I could just tell you about the trip John and I took to IKEA on Saturday, but words wouldn’t really do the experience justice. The Swedish furniture showroom/ warehouse/ restaurant isn’t so much a store as it is a phenomenon. Friends who have gone have tried to explain it to me before, but the lovable oddness of shopping at IKEA really needs a little something more. Today, I give you a picture blog.
The first thing that struck me about IKEA was the words “Returns & Exchanges,” painted above a door maybe twenty feet off the ground and surrounded by a guard rail. We were in a moving car, so I didn’t get a picture, but the sight left me with the impression that IKEA doesn’t make it easy to return things. The second thing that struck me, however, was a sign in the parking garage with this huggable heart saying, “It’s okay. You can bring it back!” I can’t imagine a friendlier way of having my worries about buying unsatisfactory merchandise smoothed away.
The merchandise is rather remarkable as well. Especially the chairs.
I don’t know what John’s looking at, but I think this chair was trying to seduce him. I had to pull him out of it. It also could have been trying to make him feel old. The chairs may have some sentience. I had offended a vaguely egg-shaped chair for being ugly and extremely overpriced, and it decided to add injury to the insult by holding me captive. That’s actually not a bad piece of advice for IKEA: Don’t sit in any egg-shaped chairs, and don’t insult things within their hearing and then sit on them anyway. They won’t say anything, but they will get even.
This chair was a different story. It may not be the prettiest thing I’ve ever sat in, but I believe I did experience a hint of transcendence while sitting there. Something about the shapes just cradles the human body in the exact way a human body is meant to be cradled. The very soft leather didn’t hurt the experience either.
All I have to say about this is, “Captain, they stole your chair off the Enterprise and skinned it.”
This was my big, unnecessary splurge of the day. A beautiful hardcover book of wok recipes for$0.99. Now I just need to buy a wok…
The children’s section is a lovely playland of brightly colored furniture that I would have loved when I was about three feet tall. The effect is slightly ruined, however, by the large bin of stuffed rats at the entrance of the area: large ones on the top at grown-up eye level, small ones on the bottom for the kids. Really, guys? Stuffed rats? There is a very small percentage of the population, I think, who would not find that at least a tiny bit creepy.
Here we have the self-serve furniture warehouse, which is a neat concept. The showroom is very classy and shows things all set up, then you write down a bunch of numbers and go on a scavenger hunt through this maze of identical brown boxes, crossing your fingers that you actually wrote the numbers down correctly. It’s a blast, like rolling LARPing and shopping into one happy Swedish package. The real star of this shot, however, is the fan. In case you need more clarification on why this is so impressive (click to make the next picture bigger if you can’t read it)…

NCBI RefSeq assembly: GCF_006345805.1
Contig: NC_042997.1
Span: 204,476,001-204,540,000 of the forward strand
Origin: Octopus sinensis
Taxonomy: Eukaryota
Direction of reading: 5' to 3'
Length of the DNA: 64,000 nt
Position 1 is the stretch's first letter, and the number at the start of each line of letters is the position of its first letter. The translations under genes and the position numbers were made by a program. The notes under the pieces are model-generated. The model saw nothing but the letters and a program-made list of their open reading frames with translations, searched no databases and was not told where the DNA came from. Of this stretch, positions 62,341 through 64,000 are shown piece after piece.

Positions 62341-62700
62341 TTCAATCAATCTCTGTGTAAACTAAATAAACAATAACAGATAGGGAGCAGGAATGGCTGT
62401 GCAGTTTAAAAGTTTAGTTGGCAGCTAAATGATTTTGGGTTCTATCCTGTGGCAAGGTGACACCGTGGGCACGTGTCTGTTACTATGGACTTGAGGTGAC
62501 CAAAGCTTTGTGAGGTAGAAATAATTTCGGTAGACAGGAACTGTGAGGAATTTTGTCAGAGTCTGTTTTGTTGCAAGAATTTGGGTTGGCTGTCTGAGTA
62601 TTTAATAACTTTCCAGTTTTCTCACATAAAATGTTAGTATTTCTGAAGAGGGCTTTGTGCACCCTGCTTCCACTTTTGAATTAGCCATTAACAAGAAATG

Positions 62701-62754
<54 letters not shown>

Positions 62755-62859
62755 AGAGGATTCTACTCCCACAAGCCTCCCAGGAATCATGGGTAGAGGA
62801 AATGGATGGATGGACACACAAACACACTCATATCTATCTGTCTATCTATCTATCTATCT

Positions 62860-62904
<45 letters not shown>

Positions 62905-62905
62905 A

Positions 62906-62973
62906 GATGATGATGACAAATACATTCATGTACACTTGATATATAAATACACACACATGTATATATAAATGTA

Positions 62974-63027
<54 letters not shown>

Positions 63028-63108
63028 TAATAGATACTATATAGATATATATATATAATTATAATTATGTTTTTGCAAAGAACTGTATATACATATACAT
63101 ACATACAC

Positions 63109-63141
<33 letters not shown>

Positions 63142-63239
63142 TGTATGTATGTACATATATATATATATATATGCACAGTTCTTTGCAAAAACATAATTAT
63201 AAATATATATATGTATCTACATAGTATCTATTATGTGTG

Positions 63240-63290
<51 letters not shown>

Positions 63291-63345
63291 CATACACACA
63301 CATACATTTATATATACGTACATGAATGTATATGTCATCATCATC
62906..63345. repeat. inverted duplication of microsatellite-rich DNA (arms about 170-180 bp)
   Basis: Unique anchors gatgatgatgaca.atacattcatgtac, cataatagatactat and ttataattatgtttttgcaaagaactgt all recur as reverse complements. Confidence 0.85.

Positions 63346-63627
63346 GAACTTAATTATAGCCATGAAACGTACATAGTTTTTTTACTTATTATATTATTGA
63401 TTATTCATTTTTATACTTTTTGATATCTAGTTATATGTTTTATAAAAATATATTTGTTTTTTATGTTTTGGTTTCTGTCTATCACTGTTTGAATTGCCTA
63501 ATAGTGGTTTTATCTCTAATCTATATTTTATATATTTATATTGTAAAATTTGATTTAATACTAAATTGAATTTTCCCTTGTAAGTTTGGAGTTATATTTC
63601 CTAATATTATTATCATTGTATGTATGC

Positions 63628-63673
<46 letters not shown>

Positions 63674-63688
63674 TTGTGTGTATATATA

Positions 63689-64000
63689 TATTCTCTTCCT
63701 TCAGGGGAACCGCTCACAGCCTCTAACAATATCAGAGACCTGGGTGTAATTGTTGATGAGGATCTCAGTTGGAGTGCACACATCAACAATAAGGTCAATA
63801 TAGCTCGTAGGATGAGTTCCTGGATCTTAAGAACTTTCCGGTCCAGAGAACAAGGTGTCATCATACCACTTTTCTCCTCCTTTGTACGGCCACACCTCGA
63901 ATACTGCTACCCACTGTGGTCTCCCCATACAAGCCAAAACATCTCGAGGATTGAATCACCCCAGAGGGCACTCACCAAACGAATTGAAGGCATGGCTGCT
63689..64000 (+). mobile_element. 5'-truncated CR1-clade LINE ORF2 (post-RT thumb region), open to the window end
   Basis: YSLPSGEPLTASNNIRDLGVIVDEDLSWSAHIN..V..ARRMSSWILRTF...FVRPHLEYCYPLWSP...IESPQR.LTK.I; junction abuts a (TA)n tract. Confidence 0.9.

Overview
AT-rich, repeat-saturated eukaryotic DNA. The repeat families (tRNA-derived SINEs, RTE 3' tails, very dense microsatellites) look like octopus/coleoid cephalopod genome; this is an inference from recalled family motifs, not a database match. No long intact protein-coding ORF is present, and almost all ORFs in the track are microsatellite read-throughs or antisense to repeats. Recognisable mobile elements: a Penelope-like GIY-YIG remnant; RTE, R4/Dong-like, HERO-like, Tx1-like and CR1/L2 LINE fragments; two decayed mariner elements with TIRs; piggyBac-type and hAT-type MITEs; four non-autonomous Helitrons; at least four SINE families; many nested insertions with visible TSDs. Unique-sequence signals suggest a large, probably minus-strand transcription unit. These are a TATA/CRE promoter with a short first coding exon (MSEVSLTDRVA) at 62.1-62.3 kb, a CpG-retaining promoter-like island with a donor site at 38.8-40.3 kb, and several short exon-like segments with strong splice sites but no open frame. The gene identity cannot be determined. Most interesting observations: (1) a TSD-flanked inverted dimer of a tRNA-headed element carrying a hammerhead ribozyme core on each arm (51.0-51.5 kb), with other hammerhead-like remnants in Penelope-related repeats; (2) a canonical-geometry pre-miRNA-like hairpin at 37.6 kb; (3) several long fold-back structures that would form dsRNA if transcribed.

You have to appreciate a company that doesn’t mince words or images.
Picking up the desk (which is what we went for in the first place) was better than bumper cars. IKEA does not mess around with it’s shopping carts. They have four-wheel drive, and even the flatbeds take corners like they’re on rails. IKEA-cart racing would actually be a pretty versatile sport. They’d have to have different weight events and awkward parcel events, and events for navigating around families with children and through narrow spaces. It would be hilarious. What am I saying? It was hilarious, but no one else realized we were winning, so they weren’t trying very hard.
The very best thing about driving the cart was the Travellator. I did not make that name up.
Everyone knows that if you put a sketchily balanced and heavy box on a cart and send it down a very steep ramp, you must wage a tremendous war against the forces of nature to prevent said box from slipping off the cart or even taking over the cart and running after the innocent children and old ladies below. Gravity works. But apparently, if you’re IKEA, you can crossbreed a ramp with an escalator, and the offspring has the magical ability to carry you in a downward direction while thumbing its nose at gravity.
Look, Mom, no hands!
Because I have seen pictures from IKEA before and heard the amazing tales, I know that it’s not something you can ever understand without seeing it for yourself, but it was worth a try. Maybe Jonathan Coulton can help fill in the gaps…